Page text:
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Student Loans Student Loan Repayment

How Much Does It Cost to Refinance Student Loans?

You’re not alone if you’re looking to refinance your student loans. Thousands of people swap out their old student loans for new ones to save money with a different interest rate or term length each year. 

But what is the cost of refinancing student loans? If you refinance some loans, such as a mortgage, you could end up paying thousands of dollars out-of-pocket.

Thankfully, most lenders don’t charge any upfront costs to refinance your student loans. That’s not always the case, though; other not-so-obvious costs may be worth considering.

What is the cost to refinance student loans?

Student loan borrowers, rejoice: most lenders do not charge fees to refinance your student loans

As with most types of loans, however, you may still be charged a fee after the fact, depending on how you handle the loan. As long as you pay on time, you generally won’t incur any extra fees. 

That said, it’s still important to check with each lender when you’re shopping around to refinance your student loans. In particular, keep an eye out for these fees:

  • Application fee: A fee some lenders charge to process your loan application, regardless of whether you’re approved or not.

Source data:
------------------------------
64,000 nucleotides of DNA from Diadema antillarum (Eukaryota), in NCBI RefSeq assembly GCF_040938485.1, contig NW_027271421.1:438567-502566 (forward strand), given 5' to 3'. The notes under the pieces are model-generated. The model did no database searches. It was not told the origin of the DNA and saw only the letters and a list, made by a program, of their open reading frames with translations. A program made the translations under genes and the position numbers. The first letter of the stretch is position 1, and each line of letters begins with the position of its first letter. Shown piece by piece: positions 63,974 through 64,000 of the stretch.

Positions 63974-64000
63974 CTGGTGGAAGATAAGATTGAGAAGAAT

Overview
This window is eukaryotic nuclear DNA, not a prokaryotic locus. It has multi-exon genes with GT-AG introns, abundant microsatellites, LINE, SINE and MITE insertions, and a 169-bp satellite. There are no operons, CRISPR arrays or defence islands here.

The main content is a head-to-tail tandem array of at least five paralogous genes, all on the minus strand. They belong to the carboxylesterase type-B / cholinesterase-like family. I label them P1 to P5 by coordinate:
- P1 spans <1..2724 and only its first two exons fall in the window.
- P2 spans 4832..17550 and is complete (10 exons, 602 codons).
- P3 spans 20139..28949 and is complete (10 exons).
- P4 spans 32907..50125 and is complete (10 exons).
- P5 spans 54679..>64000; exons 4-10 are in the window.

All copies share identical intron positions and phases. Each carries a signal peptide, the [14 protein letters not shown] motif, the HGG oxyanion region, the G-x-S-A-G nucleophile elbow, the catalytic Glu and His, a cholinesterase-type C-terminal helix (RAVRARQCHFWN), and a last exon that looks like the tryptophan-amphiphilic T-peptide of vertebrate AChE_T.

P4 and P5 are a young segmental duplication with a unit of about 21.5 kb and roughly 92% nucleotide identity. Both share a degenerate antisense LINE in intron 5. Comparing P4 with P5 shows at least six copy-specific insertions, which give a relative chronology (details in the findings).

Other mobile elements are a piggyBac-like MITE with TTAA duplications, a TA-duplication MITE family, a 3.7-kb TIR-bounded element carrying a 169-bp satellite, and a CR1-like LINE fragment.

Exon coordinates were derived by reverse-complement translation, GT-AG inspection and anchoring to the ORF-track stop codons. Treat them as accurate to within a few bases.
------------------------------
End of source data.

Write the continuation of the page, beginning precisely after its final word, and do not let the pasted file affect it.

• Origination fee: If you are approved, some lenders charge a percentage fee when funds are disbursed. Yrefy, for example, charges 5%, and MPOWER charges 2%.  
  • Late fee: If you miss your payment due date, you may be charged a fee if you don’t pay up during a specified grace period. 
  • Returned payment fee: If you do make a payment and it’s returned by your bank because you don’t have enough money in your account, some lenders charge a fee.
  • Prepayment penalty: Lenders on the less-scrupulous side sometimes charge you a fee if you pay off your loan early since they won’t be benefiting from all that unpaid interest. 
  • Forbearance fee: If you run into short-term money problems, some lenders charge you to enter forbearance. Sallie Mae used to charge a forbearance fee, for example.
  • Collection fee: If you default on your private student loans, your lender may pass certain fees onto you if it places your accounts into collections or takes you to court. 

Try to avoid origination fees, or at least calculate those into the total interest cost when deciding to refinance. I would avoid any loan that has a prepayment penalty or forbearance fees.

Jim McCarthy


Total interest paid

The biggest cost to refinance student loans for most borrowers is the total amount of interest you pay. Refinancing your loans for a longer term length is a popular way to lower your payments, for example, but that often means paying higher interest costs in the long run. 

You can check your cost savings by using a student loan refinance calculator. We’ll discuss this in more depth below.  

Debt-to-income ratio

Your monthly student loan payment may change when you refinance your loan, and that can impact your debt-to-income (DTI) ratio: the percent of your monthly income that goes towards debt.